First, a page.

I hope this email finds you well, in the last weeks before winter break. For many of us, this semester has been an especially long one—I write to both offer encouragement and a last word of solidarity.
As many of you know, the Standing Rock Sioux Tribe and their allies are currently engaged in a struggle for water rights at Standing Rock, North Dakota. While many of us prepare for impending celebrations of heart and hearth, hundreds of water protectors persist in sub-zero temperatures and waning physical wellbeing, to ask the federal government and the corporate sponsors of the Dakota Access Pipeline to leave Sioux lands alone. This is a fight about water rights and sacred lands near Standing Rock, North Dakota, but more so, this is continuation of a centuries-old indigenous struggle for human rights. The Dakota Access Pipeline was rerouted through Standing Rock because Bismarck’s residents, who are 90% white, feared it would poison their drinking water. Indigenous people are being forced at gunpoint to accept ecological risks that North Dakota’s white residents refused. Furthermore, the pipeline cuts through Standing Rock sacred lands and passes over indigenous graves.
Last week, 167 water protectors were injured, including Sophia Wilansky ‘16, a Williams graduate, who is facing potential amputation. The United Nations is currently investigating North Dakota law enforcement for human rights abuses.
Williams students, past and present, have already travelled to Standing Rock to stand in solidarity with water protectors. Here on campus, Divest, the Davis Center, and the Zilkha Center (to name just a few) have organized donation drives and made phone calls to elected officials. They—and we—are working to educate each other about the violence occurring in North Dakota right now, as well as the centuries-long history of colonial violence against indigenous people in this country. We cannot forget that our very own Williams College was built on land stolen from the Mohican people.
Now I am asking you to take a stand. The Standing Rock Sioux Tribe is calling for influential organizations and individuals to stand with the water protectors, and we want to hear your voices. Please fill out this single question survey to let us know what you think: should Williams stand with the Standing Rock Sioux Tribe in their fight to stop the Dakota Access Pipeline?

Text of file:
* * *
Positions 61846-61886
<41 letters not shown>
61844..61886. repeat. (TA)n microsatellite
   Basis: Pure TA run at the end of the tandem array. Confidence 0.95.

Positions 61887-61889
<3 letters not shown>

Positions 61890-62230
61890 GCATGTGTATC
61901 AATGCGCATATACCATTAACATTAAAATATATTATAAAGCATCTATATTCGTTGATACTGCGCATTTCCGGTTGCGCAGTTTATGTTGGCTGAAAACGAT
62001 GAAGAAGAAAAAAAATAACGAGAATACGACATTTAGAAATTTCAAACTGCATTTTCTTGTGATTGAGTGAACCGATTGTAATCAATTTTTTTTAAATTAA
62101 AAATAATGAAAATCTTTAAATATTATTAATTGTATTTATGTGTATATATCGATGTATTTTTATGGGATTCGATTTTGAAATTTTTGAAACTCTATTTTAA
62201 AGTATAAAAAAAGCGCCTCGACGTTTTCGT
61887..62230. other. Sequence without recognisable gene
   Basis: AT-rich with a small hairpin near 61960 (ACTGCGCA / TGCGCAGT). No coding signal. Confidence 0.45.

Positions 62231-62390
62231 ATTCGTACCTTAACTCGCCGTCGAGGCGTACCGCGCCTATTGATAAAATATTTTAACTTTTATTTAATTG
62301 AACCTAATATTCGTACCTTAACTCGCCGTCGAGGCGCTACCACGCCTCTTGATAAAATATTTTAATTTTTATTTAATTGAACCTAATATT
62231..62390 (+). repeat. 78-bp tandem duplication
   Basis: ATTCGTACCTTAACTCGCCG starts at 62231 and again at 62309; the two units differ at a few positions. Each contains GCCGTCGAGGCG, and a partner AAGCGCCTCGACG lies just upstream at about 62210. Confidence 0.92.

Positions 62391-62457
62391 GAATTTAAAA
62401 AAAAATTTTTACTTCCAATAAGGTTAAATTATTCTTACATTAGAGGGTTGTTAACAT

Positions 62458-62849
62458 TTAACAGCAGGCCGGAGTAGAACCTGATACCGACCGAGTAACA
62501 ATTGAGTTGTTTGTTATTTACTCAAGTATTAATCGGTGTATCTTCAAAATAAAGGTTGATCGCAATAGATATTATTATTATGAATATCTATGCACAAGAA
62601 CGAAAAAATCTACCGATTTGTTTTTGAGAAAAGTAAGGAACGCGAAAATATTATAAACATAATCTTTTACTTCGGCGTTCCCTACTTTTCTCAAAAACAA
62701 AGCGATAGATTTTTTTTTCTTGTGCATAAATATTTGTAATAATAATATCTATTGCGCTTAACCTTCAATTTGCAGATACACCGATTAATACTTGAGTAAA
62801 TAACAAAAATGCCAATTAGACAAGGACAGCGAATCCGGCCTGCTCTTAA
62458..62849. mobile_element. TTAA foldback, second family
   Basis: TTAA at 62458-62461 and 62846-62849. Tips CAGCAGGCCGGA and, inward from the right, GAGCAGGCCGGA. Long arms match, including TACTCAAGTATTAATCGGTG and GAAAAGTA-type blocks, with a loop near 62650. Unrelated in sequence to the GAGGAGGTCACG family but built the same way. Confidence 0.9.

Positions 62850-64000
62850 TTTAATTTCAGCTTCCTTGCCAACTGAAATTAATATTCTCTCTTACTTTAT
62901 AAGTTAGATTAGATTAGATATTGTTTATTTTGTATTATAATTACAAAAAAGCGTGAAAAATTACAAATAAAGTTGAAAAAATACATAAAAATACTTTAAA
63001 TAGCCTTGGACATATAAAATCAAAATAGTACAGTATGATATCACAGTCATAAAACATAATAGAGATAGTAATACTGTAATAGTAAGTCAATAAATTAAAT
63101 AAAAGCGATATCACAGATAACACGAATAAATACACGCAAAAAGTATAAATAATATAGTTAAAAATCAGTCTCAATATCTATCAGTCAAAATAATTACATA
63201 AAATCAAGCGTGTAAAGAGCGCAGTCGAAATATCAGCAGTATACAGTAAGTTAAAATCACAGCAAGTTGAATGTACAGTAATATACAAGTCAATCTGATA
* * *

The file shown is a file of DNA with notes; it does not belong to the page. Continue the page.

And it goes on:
Your voices matter. These responses will help us better understand the desires of the student body, and serve you accordingly. As the Williams College mission statement reminds us, “an education at Williams should not be regarded as a privilege destined to create further privilege, but as a privilege that creates opportunities to serve society at large, and imposes the responsibility to do so.” The engagement and collective care demonstrated by the Williams student body, faculty, and staff in response to recent events have been vital to our continued thriving together. I hope I speak for many when I say that I am both humbled and grateful to share in this community with you.
VP of Community and Diversity, 2015-16
College Council is happy to announce the Free University 2017 Winter Study Program!
Free University was founded in the 1980s to promote the diversity of interests and ideas at Williams by organizing classes taught by students, for students. For the only time in your Williams career, grades don’t matter; there are no papers to write or tests to take. Free University gives you the chance to do something truly unique with your peers.
Past courses have included “A Smashing Time: Advanced Super Smash Bros. Theory, Strategy, and Technique”, “Bake It Till You Make It”, and “Twerk”.
This year we are also encouraging any clubs, teams, and student organizations to sign up. You can do either a full Free University program or a 2-hour evening workshop. This is a great way to get exposure for your organization for potentially interested students and a way to share what you’re passionate about with the general college body.
If you have any idea at all, teach a course! Free University is a great, no pressure space to share your talents and interests with the student body. If you are interested in teaching a course, please contact me (ajb7) with your idea by Monday (December 5th) at 11:59pm. Please include a course title and a short description. Funding and logistical support will be provided by College Council, if needed. Soon after, I will email the campus with a course listing and sign up information.
Please join in on a great Williams tradition!
Vice President for Academic Affairs
To the Williams Community,
I am pleased to report that Susan Engel, senior lecturer in psychology and the Class of 1959 Director of the Program in Teaching, has agreed to serve as the college’s next Gaudino Scholar. Her two and a half year appointment to this post will begin January 1, 2018. Susan will be the 16th faculty member to hold this title. The position has been active since 1982 and is named for former political science professor Robert Gaudino. The Gaudino Scholar creates and promotes opportunities for experiential education and uncomfortable learning.
Susan will bring to this role her considerable expertise as a scholar of developmental psychology and education. Her areas of specialty include teaching and learning, the development of narrative and autobiographical memory, and the development of curiosity. Her most recent book, co-authored with her son, is titled A School of Our Own: The Story of the First Student-Run High School and a New Vision for American Education.